More importantly, he carried sgraffito beyond just pie plates and onto all sorts of thrown works, from tea sets to pickle jars, shaving basins, and more.  Others previously had dallied with this.  Others since would go further.  But Johannes purposefully pushed the boundaries of what was possible in tulip ware.

That last point is a godsend for modern redware potters.  It’s how we justify our ‘interpretive drift’ of splashing sgraffito on just about anything.  Because of Johannes, we can substitute “historically accurate” for “this is what I prefer to do.”

Johannes Neesz might respond with another popular sgraffito adage, “Out of earth with understanding the potter makes everything.”

Readings:
Tulip Ware of the Pennsylvania-German Potters. Edward Atlee Barber.  Dover Publications/New York.  1926.

Lead Glazed Pottery.  Edwin Atlee Barber.  Museum of Philadelphia/Philadelphia.  1907.

Jugtown, USA

October 14, 2012

“Get big or get out.”
Earl Butz, Secretary of Agriculture, Nixon Administration.

They say potters make good cooks.  Some do.  More to the point, for ages having things to put things in was crucial to subsistence survival.  (Not that anything’s changed, we just don’t think about it as such).  Obviously diet dictates the containers we need for processing, storing and eating food.  Just as obviously potters across the globe have made these containers for centuries – thus the cooking assumption.

Potters used to congregate where clay deposits and transportation routes coincided to best accomplish their work.  Early on in the US such communities were called “jugtowns.”  Imagine a US map with a shot gun blast through it.  That would be a jugtown map.  They were scattered everywhere.  Some big, many small.  They began in places like Yorktown VA to Charleston MA and beyond.

Some jugtowns got bigger and more organized as time went by and pottery technology evolved.  Particularly in pottery neighborhoods of Bennington VT, Utica and Albany, NY, Portland, ME, Trenton, NJ, and elsewhere along the eastern seaboard.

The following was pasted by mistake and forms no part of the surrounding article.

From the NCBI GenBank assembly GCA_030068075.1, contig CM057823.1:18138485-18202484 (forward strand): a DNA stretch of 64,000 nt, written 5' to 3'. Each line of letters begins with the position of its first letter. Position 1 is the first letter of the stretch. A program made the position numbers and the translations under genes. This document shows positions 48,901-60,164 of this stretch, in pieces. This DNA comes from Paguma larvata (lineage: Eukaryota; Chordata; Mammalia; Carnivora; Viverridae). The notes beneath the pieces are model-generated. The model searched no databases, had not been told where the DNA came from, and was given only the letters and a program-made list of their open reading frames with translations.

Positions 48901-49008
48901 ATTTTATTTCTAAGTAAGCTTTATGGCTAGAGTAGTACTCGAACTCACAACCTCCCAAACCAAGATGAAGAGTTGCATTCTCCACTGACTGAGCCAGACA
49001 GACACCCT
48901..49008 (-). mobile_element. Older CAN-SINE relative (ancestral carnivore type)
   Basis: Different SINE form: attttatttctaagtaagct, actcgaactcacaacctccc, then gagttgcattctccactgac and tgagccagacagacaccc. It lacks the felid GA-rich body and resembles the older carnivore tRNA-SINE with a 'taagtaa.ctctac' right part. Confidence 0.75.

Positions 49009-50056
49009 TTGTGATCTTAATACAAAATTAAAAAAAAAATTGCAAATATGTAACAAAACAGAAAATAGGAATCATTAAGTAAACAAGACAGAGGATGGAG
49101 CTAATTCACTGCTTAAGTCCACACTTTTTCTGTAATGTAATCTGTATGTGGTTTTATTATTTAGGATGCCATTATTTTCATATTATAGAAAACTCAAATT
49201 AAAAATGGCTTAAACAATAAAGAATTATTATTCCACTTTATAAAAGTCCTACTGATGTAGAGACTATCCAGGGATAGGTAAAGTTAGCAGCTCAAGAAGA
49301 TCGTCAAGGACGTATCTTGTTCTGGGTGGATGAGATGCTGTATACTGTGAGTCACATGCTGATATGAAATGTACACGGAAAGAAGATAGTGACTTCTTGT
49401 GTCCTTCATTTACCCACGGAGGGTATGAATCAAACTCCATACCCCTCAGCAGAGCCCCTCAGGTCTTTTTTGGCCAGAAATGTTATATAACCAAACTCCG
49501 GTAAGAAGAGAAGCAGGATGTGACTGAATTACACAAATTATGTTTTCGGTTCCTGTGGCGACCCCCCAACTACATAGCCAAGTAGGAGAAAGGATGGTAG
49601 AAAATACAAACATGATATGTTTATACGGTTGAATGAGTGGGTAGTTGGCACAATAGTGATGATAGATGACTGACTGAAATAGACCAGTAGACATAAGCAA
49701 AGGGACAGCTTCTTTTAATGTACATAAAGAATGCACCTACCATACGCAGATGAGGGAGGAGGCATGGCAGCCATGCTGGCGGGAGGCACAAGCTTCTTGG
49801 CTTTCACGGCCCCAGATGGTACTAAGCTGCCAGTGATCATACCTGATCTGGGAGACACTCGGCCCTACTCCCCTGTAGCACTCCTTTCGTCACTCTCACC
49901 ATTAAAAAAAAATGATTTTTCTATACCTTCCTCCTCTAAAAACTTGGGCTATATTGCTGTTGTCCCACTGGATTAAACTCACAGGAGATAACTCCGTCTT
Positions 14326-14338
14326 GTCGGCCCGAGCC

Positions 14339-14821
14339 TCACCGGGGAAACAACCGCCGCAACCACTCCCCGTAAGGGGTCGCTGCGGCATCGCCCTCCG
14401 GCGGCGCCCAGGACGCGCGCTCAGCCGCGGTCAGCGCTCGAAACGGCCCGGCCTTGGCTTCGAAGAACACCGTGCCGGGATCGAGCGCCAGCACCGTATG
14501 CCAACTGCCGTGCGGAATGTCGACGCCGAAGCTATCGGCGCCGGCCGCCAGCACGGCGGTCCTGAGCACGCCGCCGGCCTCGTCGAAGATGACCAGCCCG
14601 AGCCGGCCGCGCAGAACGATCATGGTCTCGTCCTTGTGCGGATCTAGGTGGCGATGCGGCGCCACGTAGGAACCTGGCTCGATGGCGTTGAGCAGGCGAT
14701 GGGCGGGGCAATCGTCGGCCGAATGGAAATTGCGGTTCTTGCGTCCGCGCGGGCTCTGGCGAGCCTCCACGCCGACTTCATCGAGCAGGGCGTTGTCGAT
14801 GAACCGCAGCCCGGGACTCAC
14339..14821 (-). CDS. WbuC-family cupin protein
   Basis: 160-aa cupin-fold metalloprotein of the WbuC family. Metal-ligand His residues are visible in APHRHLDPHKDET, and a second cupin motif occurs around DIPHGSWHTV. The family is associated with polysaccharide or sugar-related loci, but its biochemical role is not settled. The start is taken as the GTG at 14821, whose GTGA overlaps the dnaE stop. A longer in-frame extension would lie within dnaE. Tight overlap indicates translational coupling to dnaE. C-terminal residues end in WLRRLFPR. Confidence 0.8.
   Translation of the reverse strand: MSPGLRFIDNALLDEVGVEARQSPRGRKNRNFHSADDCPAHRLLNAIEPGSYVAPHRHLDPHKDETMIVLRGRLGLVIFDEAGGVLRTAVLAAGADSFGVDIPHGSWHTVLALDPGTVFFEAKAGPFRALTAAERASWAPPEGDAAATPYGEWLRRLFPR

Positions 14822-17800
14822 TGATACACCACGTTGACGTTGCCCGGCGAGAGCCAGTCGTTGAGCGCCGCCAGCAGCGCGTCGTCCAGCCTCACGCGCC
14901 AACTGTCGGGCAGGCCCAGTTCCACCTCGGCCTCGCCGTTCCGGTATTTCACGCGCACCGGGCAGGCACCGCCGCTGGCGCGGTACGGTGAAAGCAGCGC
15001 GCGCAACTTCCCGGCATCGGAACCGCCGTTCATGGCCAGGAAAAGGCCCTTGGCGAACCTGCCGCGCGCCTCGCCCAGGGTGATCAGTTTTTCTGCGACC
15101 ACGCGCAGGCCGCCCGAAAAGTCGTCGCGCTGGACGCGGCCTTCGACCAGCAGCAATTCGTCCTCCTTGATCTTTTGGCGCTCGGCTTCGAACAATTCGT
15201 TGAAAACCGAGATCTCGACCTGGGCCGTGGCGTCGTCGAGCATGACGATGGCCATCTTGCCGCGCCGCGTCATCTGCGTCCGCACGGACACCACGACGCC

But all that was prologue.  The big break out followed the westward migration across Indian lands.  Gigantic jugtowns – factory towns really – sprouted up, pushed west by the railroads.  East Liverpool, OH, Monmouth, IL, Redwing, MN.  After Redwing, new jugtowns were unnecessary.  By then railroads could deliver crockery just about anywhere.

But something else was at play.  Advances in glass, canning and refrigeration radically changed food preparation, storage and even menus.  The need for things to put things in was forever altered.  Big proved fatal.  Pottery faded to irrelevance.

The food industry certainly made pottery important.  But food almost killed pottery as well.  Interest in hand made pottery was just barely kept alive through China painting, the Arts and Crafts movement, and (later) even the GI Bill.  But then Ray Kroc and his ilk whacked us with “fast food.”  There’s little need for a plate or even a paper bag when eating a sandwich, burger or wrap.

About all that’s left for potters today is the ‘moral high ground’ of aesthetics.  This was evident even in the founding of “Jugtown” NC back in 1922.  Nice, but not critical to most household budgets.

Of course many modern potters can eloquently defend their existence.  Still, without a clear idea of where we’re coming from how do we know where we’re going to?

Readings:
American Stoneware.  William Ketchum.  Holt & Co./New York.  1991.

American Stonewares.  Georgeanna Greer.  Schiffer Publishing Ltd./Exton, PA.  1981.

Domestic Pottery of the Northeastern United States, 1625-1850.  Sarah Peabody Turnbaugh, Ed.  Academic Press/New York.  1985.

The Early Potters and Potteries of Maine.  M. Lelyn Branin.  Wesleyan University Press/Middletown Ct.  1978.

Early Potters and Potteries of New York State.  William Ketchum.  Funk & Wagnalls/New York.  1970.

Raised in Clay, The Southern Pottery Tradition.  Nancy Sweezy.  Smithsonian Institution Press/Washington DC.  1984.

Clay in the Hands of the Potter.  Rochester Museum and Science Center.  An exhibition of pottery manufacture in the Rochester and Genesee Valley Region c. 1793-1900.  1974.

The Jug and Related Stoneware of Bennington.  Cornelius Osgood.  Charles Tuttle Co./Rutland, VT.  1971.

The Pottery of Whately, Massachusetts.  Leslie Keno.  Historic Deerfield Summer Fellowship Program/Deerfield, MA.  1978.

Early New England Potters and Their Wares.  Lura Woodside Watkins.  Harvard Univ Press/Cambridge MA.  1968.

Turners and Burners.  Terry Zug.  University of North Carolina Prerss/Chapel Hill, NC.  1986.